The Yomiuri ShimbunFormer Hansen’s disease patients were not the only victims of fierce discrimination and prejudice based on the disease, also known as leprosy. A recent court decision takes a serious view of the damage that was also suffered by their family members.
The Kumamoto District Court has ordered the government to pay a total of ¥376 million in compensation to about 500 family members of former Hansen’s disease patients. It is the first court ruling that has ordered state compensation due to holding the government’s quarantine policy responsible for generating discrimination against the family members.
Despite the fact that the infectiousness of Hansen’s disease is extremely low, the government continued the isolation policy until it abolished the Leprosy Prevention Law in 1996.
In 2001, the Kumamoto District Court ruled the quarantine policy to be unconstitutional. The government established the Hansen’s disease compensation law and paid compensation to former patients, with the maximum amount being ¥14 million per patient. But their family members were not entitled to compensation. It can be seen that the latest ruling calls for extending the scope of redress to family members.
The anguish suffered by family members is huge. Children who were separated from parents with Hansen’s disease lost opportunities for contact with them. The children were barred from attending school and were often discriminated against later in life regarding employment and marriage.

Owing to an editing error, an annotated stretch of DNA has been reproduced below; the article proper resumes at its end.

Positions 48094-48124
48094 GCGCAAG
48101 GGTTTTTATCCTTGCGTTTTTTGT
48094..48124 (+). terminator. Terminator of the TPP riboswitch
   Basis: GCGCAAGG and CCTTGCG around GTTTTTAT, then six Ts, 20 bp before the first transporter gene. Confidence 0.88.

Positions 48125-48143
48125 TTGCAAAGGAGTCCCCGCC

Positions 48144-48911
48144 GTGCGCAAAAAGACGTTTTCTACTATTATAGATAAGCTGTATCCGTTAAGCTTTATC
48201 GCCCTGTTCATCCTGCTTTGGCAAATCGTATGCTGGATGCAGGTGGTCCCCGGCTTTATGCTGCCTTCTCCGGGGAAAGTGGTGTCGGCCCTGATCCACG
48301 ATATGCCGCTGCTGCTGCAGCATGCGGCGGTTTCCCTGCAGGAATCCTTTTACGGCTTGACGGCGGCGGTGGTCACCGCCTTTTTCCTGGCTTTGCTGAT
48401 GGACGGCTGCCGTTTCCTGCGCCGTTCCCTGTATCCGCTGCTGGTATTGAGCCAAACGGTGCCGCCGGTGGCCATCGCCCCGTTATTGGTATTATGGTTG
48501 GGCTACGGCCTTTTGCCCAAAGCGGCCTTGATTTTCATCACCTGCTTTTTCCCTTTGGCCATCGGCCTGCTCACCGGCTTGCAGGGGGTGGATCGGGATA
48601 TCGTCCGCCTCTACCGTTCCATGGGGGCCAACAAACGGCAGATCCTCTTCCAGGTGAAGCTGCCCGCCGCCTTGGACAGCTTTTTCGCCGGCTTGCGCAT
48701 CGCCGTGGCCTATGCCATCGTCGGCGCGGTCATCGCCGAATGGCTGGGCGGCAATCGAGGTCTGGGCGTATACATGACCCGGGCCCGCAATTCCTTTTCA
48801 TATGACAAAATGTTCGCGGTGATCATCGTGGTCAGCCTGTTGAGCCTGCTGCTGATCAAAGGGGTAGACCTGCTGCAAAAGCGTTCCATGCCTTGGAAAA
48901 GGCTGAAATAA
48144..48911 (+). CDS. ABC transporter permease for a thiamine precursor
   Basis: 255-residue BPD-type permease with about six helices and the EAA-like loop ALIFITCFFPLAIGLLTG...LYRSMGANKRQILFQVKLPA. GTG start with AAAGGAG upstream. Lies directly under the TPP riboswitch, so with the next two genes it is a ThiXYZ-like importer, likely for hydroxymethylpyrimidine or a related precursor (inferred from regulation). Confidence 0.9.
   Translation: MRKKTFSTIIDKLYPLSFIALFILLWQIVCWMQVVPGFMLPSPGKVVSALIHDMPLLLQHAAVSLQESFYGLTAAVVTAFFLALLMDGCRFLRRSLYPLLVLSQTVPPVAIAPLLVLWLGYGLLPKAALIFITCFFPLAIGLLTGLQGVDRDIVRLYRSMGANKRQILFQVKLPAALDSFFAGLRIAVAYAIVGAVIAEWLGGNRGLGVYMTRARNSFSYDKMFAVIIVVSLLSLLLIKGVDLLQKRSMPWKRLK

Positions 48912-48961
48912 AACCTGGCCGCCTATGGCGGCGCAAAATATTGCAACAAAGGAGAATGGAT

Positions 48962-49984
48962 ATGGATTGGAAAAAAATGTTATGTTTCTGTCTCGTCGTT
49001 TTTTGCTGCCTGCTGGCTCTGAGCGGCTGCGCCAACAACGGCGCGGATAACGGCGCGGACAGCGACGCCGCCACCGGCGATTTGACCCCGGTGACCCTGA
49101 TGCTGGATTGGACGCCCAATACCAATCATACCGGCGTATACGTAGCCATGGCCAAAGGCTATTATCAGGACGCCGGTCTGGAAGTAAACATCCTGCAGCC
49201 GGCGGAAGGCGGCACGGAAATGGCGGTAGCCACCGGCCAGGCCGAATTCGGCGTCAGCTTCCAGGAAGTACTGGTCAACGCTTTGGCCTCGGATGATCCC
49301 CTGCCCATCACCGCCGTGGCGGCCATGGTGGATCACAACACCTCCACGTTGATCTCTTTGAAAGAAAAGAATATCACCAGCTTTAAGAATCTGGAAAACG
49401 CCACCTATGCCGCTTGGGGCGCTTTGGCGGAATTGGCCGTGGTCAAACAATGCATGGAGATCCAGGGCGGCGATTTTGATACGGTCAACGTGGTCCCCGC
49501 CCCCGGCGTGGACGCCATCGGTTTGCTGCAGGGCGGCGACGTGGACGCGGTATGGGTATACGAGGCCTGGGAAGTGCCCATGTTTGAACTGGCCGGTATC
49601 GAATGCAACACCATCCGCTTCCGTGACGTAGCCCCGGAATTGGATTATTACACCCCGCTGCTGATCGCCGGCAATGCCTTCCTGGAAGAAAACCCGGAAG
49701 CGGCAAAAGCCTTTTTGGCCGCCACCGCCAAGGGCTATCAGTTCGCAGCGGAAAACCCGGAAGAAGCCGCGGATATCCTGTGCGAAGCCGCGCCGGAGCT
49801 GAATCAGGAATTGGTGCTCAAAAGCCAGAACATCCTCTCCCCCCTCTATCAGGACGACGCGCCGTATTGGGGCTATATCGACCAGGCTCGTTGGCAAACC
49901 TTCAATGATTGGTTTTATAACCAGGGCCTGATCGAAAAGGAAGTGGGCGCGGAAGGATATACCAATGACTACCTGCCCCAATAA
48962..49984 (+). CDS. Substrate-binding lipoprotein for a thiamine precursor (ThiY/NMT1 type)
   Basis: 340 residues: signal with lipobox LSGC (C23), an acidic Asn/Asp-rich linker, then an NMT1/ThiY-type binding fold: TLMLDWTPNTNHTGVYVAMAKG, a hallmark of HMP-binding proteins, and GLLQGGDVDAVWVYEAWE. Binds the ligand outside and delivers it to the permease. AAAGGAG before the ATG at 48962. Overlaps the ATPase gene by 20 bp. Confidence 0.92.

It makes sense that the ruling said, “The damage continues in their lifetimes and the disadvantages they suffer are serious.”
In its latest ruling, the district court pointed out that a false perception that “Hansen’s disease is a dreadful infectious disease” was inculcated among the people due to the state isolation policy. The ruling has determined that this augmented the sense of exclusion against family members of patients.
Disseminate correct info
Furthermore, the court concluded that the Health, Labor and Welfare Ministry, which is in charge of carrying out a policy to deal with Hansen’s disease, stopped short of taking measures to eliminate discrimination, including the dissemination of correct knowledge about the disease. It also criticized the Justice Ministry and the Education, Culture, Sports, Science and Technology Ministry for failing to provide sufficient enlightenment and education on human rights.
The ruling has thus cast a stern eye on what was done by the government offices concerned.
The important thing is to eliminate from society discrimination and prejudice against not only former Hansen’s disease patients but also their family members.
The plaintiffs include one whose wife asked him for a divorce because his parent’s disease was made known after the lawsuit was filed. More than a few of the plaintiffs could not tell their families that they were among the plaintiffs. Most of the plaintiffs did not reveal their real names.
This is evidence that discrimination remains deep-seated.
It was learned in 2014 that elementary school children who had received misinformation about Hansen’s disease in a classroom lesson wrote their impressions that it is “fearful” and that “if a friend of mine suffers the disease, I’ll keep my distance from that friend.”
Efforts should be made continuously in all sectors of society, including workplaces and community associations, in addition to the educational field, to disseminate correct information on Hansen’s disease and dispel prejudice against those affected by it.